Your search returned 39 results in 15 document sections:

1 2
Harper's Encyclopedia of United States History (ed. Benson Lossing), Columbia University, (search)
separation of that part of Vermont from New York. In 1762 Rev. Myles Cooper was sent over by the Archbishop of Canterbury to become a fellow of the college. He was a strong loyalist, and had a pamphlet controversy with young Alexander Hamilton, one of his pupils. Cooper became president of the college, and so obnoxious were his politics that the college was attacked by the Sons of liberty and a mob in New York on the night of May 10, 1775, and he was obliged to flee for his life. Rev. Benjamin Moore (afterwards bishop of the diocese) succeeded him. The college was prepared for the reception of troops the next year, when the students were dispersed, the library and apparatus were stored in the City Hall, and mostly lost, and the building became a military hospital. About 600 of the volumes were recovered thirty years afterwards in a room in St. Paul's Chapel, when none but the sexton knew of their existence. In 1784 regents of a State University were appointed, who took charge o
Harper's Encyclopedia of United States History (ed. Benson Lossing), Cornwallis, Lord Charles 1738-1805 (search)
Washington took advantage of this good fortune, and suddenly moved his army from the Hudson to the James, and invested Yorktown with an overwhelming force. Finding escape impossible, and further resistance futile, Cornwallis sent a flag to Mrs. Moore's House. Washington, with a request that hostilities should be suspended for twenty-four hours, and that commissioners should be appointed on both sides to meet at Mrs. Moore's house, on the right of the American lines, to arrange terms for theMrs. Moore's house, on the right of the American lines, to arrange terms for the surrender of the post and the British army. Commissioners were accordingly appointed, the Americans being Col. John Laurens and Viscount de Noailles (a kinsman of Lafayette), and the British Lieutenant-Colonel Dundas and Major Ross. The terms agreed upon were honorable to both parties, and were signed on Oct. 19, 1781. They provided for the surrender of Cornwallis as a prisoner of war, with all his troops, and all public property as spoils of victory. All slaves and plunder found in posses
Harper's Encyclopedia of United States History (ed. Benson Lossing), Currency, Continental (search)
s notes for the price of the paper per ream. They are so neatly and exactly executed that there is no risk in getting them off, it being almost impossible to discover that they are not genuine. This has been proven by bills to a very large amount which have already been successfully circulated. Inquire of Q. E. D., at the Coffee-house, from 11 A. M. to 4 P. M., during the present month. An ill-advised expedition against the Spaniards at St. Augustine, by land and sea, undertaken by Governor Moore, of South Carolina, in September, 1702, was unsuccessful, and involved the colony in a debt of more than $26,000, for the payment of which bills of credit were issued, the first emission of paper money in that colony. In 1723 Pennsylvania made its first issue of paper currency. It issued, in March, paper bills of credit to the amount of $60,000, made them a legal tender in all payments on pain of confiscating the debt or forfeiting the commodity, imposed sufficient penalties on all p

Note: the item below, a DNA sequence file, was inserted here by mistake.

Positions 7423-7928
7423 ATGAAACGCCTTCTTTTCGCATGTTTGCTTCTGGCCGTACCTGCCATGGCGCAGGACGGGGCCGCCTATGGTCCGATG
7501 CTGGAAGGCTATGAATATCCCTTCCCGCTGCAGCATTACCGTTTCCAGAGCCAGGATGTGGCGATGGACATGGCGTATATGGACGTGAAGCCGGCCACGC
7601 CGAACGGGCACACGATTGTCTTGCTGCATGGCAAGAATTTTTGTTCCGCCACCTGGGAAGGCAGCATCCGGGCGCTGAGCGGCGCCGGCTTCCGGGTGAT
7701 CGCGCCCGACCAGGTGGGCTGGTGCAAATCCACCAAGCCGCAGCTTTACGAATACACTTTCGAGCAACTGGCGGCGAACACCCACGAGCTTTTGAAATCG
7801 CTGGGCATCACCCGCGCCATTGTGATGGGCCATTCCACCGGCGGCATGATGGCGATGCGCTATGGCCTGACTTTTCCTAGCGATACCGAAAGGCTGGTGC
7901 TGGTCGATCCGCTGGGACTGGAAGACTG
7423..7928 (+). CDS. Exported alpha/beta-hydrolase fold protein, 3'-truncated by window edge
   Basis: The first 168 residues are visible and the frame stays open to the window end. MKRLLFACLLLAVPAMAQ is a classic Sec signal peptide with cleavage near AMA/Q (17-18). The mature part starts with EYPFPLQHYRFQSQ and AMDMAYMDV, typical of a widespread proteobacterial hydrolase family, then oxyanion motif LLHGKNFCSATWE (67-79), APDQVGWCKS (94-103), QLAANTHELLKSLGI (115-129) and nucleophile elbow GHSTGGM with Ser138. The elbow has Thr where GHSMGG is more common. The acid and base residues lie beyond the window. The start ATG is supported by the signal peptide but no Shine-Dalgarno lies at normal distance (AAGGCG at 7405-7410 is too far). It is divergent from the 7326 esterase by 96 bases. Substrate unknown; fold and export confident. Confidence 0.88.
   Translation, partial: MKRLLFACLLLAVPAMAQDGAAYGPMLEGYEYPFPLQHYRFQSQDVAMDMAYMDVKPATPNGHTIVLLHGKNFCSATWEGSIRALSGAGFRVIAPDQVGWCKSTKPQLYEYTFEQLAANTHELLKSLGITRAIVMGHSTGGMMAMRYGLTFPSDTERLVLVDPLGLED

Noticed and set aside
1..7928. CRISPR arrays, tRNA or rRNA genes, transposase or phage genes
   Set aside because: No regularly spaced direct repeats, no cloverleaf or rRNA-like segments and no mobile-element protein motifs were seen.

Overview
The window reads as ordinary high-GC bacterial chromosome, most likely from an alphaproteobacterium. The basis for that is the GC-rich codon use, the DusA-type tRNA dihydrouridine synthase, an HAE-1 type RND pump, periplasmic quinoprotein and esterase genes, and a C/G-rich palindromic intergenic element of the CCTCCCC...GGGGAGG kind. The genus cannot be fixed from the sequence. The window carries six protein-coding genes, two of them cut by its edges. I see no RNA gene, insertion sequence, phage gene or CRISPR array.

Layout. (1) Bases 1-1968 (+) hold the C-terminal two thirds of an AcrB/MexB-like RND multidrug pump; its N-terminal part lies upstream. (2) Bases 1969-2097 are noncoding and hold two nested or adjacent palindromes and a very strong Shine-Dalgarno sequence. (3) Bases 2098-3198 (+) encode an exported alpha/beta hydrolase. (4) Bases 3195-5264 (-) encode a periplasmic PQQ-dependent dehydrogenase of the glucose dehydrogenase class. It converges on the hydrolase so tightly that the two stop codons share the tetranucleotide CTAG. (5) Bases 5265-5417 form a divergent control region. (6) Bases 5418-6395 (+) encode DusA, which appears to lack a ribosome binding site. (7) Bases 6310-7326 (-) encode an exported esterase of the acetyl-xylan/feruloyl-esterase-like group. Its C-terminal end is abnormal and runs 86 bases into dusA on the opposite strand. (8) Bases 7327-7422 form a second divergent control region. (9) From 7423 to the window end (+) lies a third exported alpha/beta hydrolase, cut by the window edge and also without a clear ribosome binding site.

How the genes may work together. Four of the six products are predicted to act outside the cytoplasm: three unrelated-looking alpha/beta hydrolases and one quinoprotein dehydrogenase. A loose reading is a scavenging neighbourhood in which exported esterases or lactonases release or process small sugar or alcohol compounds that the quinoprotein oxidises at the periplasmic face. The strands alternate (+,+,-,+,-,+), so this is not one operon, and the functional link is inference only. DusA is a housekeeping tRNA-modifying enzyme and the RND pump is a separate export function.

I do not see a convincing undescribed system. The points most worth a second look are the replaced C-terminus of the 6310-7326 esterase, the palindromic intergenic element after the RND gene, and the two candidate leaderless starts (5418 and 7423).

il, b. 1 May 1728, m. Samuel Hodgman of Western (now Warren) 7 May 1755; David, b. 15 July 1730, m. Dorcas Reed of, Lex. and rem. to Western; Joseph, b. 31 May 1733,m. Rebecca Howe of Lincoln, who d. and he m. Mary Reed of Western, to which town he rem.; Isaac, b. June 1736, d. Jan. 1737; Mary, b. 12 Aug. 1738, m. John Paige of Hardwick 15 Sept. 1758,; Solomon, b. 15 May 1740, m. Rebecca, a Paige of Bedford; Thomas, b. 5 May 1742, m. Abigail Reed of Western; Elizabeth, b. 5 Aug. 1745, m. Benjamin Moore of Lex. 3 May 1768; Amittai, b. 15 July 1748, m. Nathan Leonard of Hardwick 6 Nov. 1766. David the f. d. of small-pox 5 Dec. 1760; his w. Mary d. 25 May 1797, a. 93. 9. James, s. of James (7), m. Abigail, dau. of Henry Dunster (pub. 29 Oct. 1737), and had James, b. 30 May 1741; Abigail, b. 22 Sept. 1742; Alice, b. 16 April 1715; Martha, b. 14 July 1746; Henry, b. 10 May 1748; Betty, b. 12 May 1750, d. 24 July 1754; Sarah, b. 1 Feb. 1753, d. 30 July 1754; William, b. 11 April 1755.
il, b. 1 May 1728, m. Samuel Hodgman of Western (now Warren) 7 May 1755; David, b. 15 July 1730, m. Dorcas Reed of, Lex. and rem. to Western; Joseph, b. 31 May 1733,m. Rebecca Howe of Lincoln, who d. and he m. Mary Reed of Western, to which town he rem.; Isaac, b. June 1736, d. Jan. 1737; Mary, b. 12 Aug. 1738, m. John Paige of Hardwick 15 Sept. 1758,; Solomon, b. 15 May 1740, m. Rebecca, a Paige of Bedford; Thomas, b. 5 May 1742, m. Abigail Reed of Western; Elizabeth, b. 5 Aug. 1745, m. Benjamin Moore of Lex. 3 May 1768; Amittai, b. 15 July 1748, m. Nathan Leonard of Hardwick 6 Nov. 1766. David the f. d. of small-pox 5 Dec. 1760; his w. Mary d. 25 May 1797, a. 93. 9. James, s. of James (7), m. Abigail, dau. of Henry Dunster (pub. 29 Oct. 1737), and had James, b. 30 May 1741; Abigail, b. 22 Sept. 1742; Alice, b. 16 April 1715; Martha, b. 14 July 1746; Henry, b. 10 May 1748; Betty, b. 12 May 1750, d. 24 July 1754; Sarah, b. 1 Feb. 1753, d. 30 July 1754; William, b. 11 April 1755.